Wiley, a global company, helps people and organizations develop the skills and knowledge they need to succeed. Our online scientific, technical, medical, and scholarly journals, combined with our digital learning, assessment and certification solutions help universities, learned societies, businesses, governments and individuals increase the academic and professional impact of their work. For more than 200 years, we have delivered consistent performance to our stakeholders. The company’s website can be accessed at www.wiley.com.

Featured image: cowardlion / Shutterstock.com

8 Things Senior Citizens in Assisted Living Don’t Want to Hear

8 Things Senior Citizens in Assisted Living Don’t Want to Hear

Dealing with elder adults and senior citizens can be incredibly difficult. All of us, at some point, have experienced their seemingly strange behavior, the incessant talk about things that seem irrelevant to us, not taking the prescribed medications, and the frequent emotional outbursts. These small problems, however, can turn into a major issue for those in regular contact with senior citizens, particularly the caregivers working in an assisted living facility.

The first step towards resolving this dilemma is to improve your communication. Whenever you are interacting with senior citizens, you must choose your words carefully. If you don’t approach your conversations with utmost care, you will get worst reactions irrespective of your good intentions.

Better communication with seniors begins with understanding how much damage your words can cause to the seniors who already feel alone and neglected. If you care about the residents in your assisted living facility, you should avoid saying the following eight things when speaking to them.

1. “Sweetie” Or “Honey”

Infantilizing elder adults under your care is downright patronizing. Most adults don’t like to be called “honey,” “dear,” or “sweetie,” or any other pet name at all. Do not call them anything that you would also call a person under age ten, including “dear,” “sweetie,” “honey,” or worst of all, “young lady” or “young man.” You can call them “Sir” or “Ma’am,” which is a general title of respect applicable to all adult men and women. However, calling them by their names is the best way to open a conversation.

2. What’s It Like to Be Your Age?

Senior citizens are not different; they are merely their own category. However, asking them, “What is it like to be your age?” implies you are treating them as different people. Plus, old age brings plenty of health issues that most senior citizens don’t want to discuss with anyone. So, never open a dialogue with this question.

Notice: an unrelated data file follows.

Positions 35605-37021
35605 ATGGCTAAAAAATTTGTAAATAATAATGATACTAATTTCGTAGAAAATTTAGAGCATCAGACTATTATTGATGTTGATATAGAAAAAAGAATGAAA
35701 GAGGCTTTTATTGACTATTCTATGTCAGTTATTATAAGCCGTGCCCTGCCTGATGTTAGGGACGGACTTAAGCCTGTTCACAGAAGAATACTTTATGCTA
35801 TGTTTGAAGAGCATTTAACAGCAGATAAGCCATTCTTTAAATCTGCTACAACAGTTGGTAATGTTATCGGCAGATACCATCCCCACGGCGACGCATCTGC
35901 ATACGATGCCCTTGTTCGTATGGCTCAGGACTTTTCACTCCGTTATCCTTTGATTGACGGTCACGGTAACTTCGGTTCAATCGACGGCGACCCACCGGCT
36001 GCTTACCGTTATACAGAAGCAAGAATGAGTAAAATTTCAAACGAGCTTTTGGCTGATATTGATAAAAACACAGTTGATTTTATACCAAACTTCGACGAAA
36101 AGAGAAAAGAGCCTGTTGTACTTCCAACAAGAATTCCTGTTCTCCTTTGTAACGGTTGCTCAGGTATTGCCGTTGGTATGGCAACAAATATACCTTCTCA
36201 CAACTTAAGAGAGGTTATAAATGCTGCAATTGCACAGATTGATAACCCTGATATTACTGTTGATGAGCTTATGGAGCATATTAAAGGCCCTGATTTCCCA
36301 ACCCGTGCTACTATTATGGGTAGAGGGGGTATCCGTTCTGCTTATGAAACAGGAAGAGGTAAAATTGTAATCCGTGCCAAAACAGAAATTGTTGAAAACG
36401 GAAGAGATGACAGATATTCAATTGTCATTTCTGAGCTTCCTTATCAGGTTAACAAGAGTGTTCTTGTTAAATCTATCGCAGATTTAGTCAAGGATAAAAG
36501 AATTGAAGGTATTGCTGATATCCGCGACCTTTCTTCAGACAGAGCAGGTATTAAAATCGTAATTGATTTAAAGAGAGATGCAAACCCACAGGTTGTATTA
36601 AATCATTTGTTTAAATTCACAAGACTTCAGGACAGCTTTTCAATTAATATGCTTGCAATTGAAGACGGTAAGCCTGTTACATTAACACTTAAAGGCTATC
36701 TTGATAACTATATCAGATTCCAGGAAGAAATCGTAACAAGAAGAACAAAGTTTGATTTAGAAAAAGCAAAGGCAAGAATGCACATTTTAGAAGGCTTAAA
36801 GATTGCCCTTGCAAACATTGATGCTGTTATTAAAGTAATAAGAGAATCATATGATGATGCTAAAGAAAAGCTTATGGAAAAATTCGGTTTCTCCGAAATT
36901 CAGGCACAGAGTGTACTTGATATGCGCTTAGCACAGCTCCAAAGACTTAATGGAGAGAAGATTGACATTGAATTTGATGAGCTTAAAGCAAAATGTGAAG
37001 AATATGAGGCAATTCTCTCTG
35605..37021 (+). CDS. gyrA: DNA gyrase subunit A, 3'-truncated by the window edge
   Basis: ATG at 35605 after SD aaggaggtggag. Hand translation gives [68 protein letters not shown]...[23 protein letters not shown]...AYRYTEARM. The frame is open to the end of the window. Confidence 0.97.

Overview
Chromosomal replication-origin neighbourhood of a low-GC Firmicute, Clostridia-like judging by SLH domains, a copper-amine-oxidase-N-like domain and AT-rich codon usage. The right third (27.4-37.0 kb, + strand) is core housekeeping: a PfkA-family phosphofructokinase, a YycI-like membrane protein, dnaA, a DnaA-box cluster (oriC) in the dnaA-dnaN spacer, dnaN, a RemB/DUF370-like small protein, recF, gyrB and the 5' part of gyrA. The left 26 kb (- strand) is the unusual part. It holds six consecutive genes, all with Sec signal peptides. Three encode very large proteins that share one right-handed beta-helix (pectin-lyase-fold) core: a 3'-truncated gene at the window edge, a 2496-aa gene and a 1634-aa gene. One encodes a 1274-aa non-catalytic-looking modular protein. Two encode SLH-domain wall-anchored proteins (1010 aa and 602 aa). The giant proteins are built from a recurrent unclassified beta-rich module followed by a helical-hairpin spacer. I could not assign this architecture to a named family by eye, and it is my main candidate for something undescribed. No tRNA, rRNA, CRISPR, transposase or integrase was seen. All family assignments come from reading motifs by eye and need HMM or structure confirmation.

If you want to strike a personal conversation, try a more subtle approach such as “Tell me, Frank, how has the “culture of senior high” changed since you graduated?” Besides, if a senior resident wants to share something with you, they are more likely to do it on their own.

3. How Can You Forget That?

Short-term memory loss is a common complaint among older adults. In fact, they often lose short-term memory before long-term. As a result, they tend to forget all kinds of small things such as where they put their glasses or cane. Such memory lapses can be frustrating. However, this doesn’t mean you should be snapping and asking, “How can you forget that?” repeatedly.

You can try placing a few Post-it notes on the desk, fridge and the bathroom mirror as reminders. Remind them in a gentle tone. Saying something such as, “You are likely to trip and fall if you forget to keep your glasses handy, resulting in a serious injury.” can keep the tone light. Most, importantly, don’t lose your patience as impatience is what triggers the hurtful demeanor of conversation.

4. You Could Do That If You Really Tried

As a caregiver, you must have heard that you must encourage senior residents to participate in different activities and routine tasks to avoid loneliness. However, there is a thin line between encouragement and compulsion. The remark, “You could do that if you actually tried” implies compulsion, not encouragement.

Just because a senior citizen is in a physically fit condition, doesn’t mean he/she should go out there and play football. They need start with manageable activities such as a stroll in the garden. Plus, you need to stop when the senior citizen says so. Forcing them into doing things they don’t like isn’t going to help anyone including you and your colleagues.

5. I Just Showed You How to Do That Yesterday